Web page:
Hollywood stars Gwyneth Paltrow and Angelina Jolie have opened up about facing sexual harassment at the hands of embattled producer Harvey Weinstein.
Paltrow told New York Times that she was 22 when she was cast to play the lead role in Weinstein-produced "Emma".
The actor said before the shooting, she was summoned to Weinstein's suite at the Peninsula Beverly Hills hotel for a work meeting that began uneventfully.
It ended with Weinstein placing his hands on her and suggesting they head to the bedroom for massages, she recalled.
"I was a kid, I was signed up, I was petrified," Paltrow said.
The actor, who later went on to work with Weinstein for her Oscar-winning role in "Shakespeare in Love", said she refused his advances and confided in Brad Pitt, her boyfriend at the time, who confronted Weinstein. Pitt confirmed the incident to NYT.
Paltrow said she felt she was expected to keep the incident a secret.
"We're at a point in time when women need to send a clear message that this is over. This way of treating women ends now," she said, adding that she wants to support women who have come forward.
Jolie had a similar experience to recount. She said in the late 1990s, she rejected Weinstein's unwanted advances in a hotel room.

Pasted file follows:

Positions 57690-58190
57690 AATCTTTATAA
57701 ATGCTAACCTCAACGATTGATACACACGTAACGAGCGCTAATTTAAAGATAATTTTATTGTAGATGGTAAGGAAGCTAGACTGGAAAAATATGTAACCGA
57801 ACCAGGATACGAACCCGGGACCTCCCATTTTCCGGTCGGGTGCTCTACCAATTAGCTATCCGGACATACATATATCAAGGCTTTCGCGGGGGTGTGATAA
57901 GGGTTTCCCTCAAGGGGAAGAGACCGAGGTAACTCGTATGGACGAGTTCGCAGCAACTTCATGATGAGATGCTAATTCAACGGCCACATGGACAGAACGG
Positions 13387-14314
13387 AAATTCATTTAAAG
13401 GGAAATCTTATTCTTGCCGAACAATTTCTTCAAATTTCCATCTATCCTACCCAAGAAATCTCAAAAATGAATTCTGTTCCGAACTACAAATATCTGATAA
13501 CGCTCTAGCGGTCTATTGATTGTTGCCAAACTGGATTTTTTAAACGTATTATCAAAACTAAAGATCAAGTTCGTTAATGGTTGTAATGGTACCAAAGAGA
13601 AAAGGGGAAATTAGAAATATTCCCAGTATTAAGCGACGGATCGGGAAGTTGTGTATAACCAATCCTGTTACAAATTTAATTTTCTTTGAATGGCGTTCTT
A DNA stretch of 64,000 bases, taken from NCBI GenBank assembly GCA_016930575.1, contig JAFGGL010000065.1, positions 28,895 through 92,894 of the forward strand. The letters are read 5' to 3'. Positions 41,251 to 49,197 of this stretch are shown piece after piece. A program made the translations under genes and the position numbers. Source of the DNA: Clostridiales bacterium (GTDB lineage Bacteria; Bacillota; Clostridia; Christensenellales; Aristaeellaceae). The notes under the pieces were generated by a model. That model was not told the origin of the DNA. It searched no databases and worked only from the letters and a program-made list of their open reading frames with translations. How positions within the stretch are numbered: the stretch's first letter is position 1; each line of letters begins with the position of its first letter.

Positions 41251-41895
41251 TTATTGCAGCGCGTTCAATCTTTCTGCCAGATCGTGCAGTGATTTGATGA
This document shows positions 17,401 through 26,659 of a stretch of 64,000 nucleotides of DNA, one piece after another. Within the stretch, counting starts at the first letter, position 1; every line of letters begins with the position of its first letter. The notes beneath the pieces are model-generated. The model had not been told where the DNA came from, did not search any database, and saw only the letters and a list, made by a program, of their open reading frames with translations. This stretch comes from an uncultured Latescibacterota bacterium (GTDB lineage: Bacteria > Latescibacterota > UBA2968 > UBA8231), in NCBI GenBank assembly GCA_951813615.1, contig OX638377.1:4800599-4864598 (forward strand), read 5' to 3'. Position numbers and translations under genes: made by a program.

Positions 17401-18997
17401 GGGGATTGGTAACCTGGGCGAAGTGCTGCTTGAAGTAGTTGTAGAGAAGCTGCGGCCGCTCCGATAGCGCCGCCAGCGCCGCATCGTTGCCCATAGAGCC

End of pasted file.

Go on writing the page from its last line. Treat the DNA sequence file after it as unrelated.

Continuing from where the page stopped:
"I had a bad experience with Harvey Weinstein in my youth, and as a result, chose never to work with him again and warn others when they did. This behaviour towards women in any field, any country is unacceptable," Jolie told NYT in an email.
Many women, including celebrities from Hollywood, have come forward with their stories following the NYT article that chronicled almost three decades old hidden history of sexual harassment allegations against Weinstein, who has since been fired from his own company.
Rosanna Arquette, a star of "Pulp Fiction", Judith Godreche, a leading French actress and Katherine Kendall are some of the other women who have come forward.
Meanwhile, Hollywood A-listers such as Leonardo DiCaprio and Ben Affleck have broken their silence on the issue.
DiCaprio, who worked with Weinstein on films such as "The Aviator," "Django Unchained" and "Gangs of New York", said he applauds the courage of women who have spoken out.
"There is no excuse for sexual harassment or sexual assault no matter who you are and no matter what profession. I applaud the strength and courage of the women who came forward and made their voices heard," DiCaprio said in a statement posted on Twitter.
Ben Affleck, who also starred in numerous pictures under the Weinstein-founded Miramax label, including "Good Will Hunting", said earlier that the reports "made (him) sick."
"I am saddened and angry that a man who I worked with used his position of power to intimidate, sexually harass and manipulate many women over decades."
New Yorker also published a report yesterday detailing multiple allegations of sexual assault and rape though Weinstein has denied these allegations.
Weinstein's fashion designer wife Georgina Chapman, 41, has left the movie producer.
"My heart breaks for all the women who have suffered tremendous pain because of these unforgivable actions," Chapman, 41, told People magazine.
Chapman and Weinstein, 65, have two children together.
(This story has not been edited by Business Standard staff and is auto-generated from a syndicated feed.)